Motorists driving into Southampton on one of its may roads are left in no doubt about the council’s view of abuse towards its workforce.
Sitting loud and proud over the Southampton skyline, the city’s council, alongside its contractors Balfour Beatty Living Places and Chapter 8 TM reinforce a zero tolerance massage around roadworker abuse.
In yet another key milestone for the Safer Highways led #stampitout campaign, Southampton City Council alongside its delivery partners Balfour Beatty Living Places and Chapter 8 TM have united against roadworker abuse by utilising digital signage to convey their message to the road-using public
The digital sign which is already on display in the city marks the start of a concerted effort by both the council and its contractors to convey its zero tolerance approach.
Paid for by traffic management contractor Chapter 8 and in conjunction with principal contractor Balfour Beatty Living Places the sign is the first of two, with the second paid for by the council itself.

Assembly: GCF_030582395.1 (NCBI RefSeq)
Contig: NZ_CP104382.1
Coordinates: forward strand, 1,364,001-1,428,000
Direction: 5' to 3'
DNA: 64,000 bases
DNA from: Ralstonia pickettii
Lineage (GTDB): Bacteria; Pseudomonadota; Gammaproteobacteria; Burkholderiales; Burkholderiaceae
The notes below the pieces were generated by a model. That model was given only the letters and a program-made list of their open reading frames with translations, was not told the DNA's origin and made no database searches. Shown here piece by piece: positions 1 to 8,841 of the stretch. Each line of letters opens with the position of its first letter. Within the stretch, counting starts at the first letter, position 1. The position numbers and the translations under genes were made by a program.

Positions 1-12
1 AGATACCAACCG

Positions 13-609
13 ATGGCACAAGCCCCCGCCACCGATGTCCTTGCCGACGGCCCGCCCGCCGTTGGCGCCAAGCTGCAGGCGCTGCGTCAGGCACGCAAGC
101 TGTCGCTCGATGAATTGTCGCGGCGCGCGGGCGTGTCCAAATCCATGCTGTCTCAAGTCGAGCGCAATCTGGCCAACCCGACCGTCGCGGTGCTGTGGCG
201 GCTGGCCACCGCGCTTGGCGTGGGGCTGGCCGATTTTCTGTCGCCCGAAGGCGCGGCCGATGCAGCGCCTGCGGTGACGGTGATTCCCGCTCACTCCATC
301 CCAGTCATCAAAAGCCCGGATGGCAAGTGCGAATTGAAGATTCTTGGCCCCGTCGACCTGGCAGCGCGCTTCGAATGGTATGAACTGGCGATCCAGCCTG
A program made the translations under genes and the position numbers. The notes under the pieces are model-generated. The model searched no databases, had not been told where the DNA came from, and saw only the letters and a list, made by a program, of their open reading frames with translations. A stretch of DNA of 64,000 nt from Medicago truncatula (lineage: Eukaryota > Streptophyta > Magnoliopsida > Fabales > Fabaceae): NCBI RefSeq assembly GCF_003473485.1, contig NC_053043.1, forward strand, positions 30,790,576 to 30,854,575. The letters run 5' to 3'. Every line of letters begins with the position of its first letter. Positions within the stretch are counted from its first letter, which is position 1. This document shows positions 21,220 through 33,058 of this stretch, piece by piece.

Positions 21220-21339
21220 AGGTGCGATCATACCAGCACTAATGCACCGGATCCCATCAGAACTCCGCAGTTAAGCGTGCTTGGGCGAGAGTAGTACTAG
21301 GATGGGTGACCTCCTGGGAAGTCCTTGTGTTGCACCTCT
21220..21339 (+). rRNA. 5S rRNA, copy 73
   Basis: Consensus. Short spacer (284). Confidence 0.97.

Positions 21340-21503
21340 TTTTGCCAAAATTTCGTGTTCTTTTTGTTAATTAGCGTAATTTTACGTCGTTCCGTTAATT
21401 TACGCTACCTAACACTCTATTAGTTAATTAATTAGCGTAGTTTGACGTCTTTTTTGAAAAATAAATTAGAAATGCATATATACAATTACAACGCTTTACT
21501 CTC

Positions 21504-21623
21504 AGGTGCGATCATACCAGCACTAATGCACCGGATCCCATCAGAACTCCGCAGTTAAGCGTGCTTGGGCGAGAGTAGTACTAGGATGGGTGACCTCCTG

As the first local authority to adopt the Jarvis reporting app as part of a nationwide rollout, Southampton are now setting the standard for other local authorities to follow, with the implementation of signage at every worksite also imminent.
Speaking about the unveiling of the digital sign, Kevin Robinson, Project Lead for the Stamp it Out campaign praised the approach; he said,
“Roadworker abuse is something which has long been a blight on our industry, with those we put to work seeing this as just a part of the job.
“This should not be the case and this is why I am proud to see our industry coming together to say that enough is enough.
“You wouldn’t abuse a teacher or a doctor or nurse yet it seems to be the accepted norm that our roadworkers suffer abhorrent abuse on a daily basis.
“This cannot continue and the time has come to make a change in the attitudes to those who tirelessly work to keep our network flowing on a daily basis.”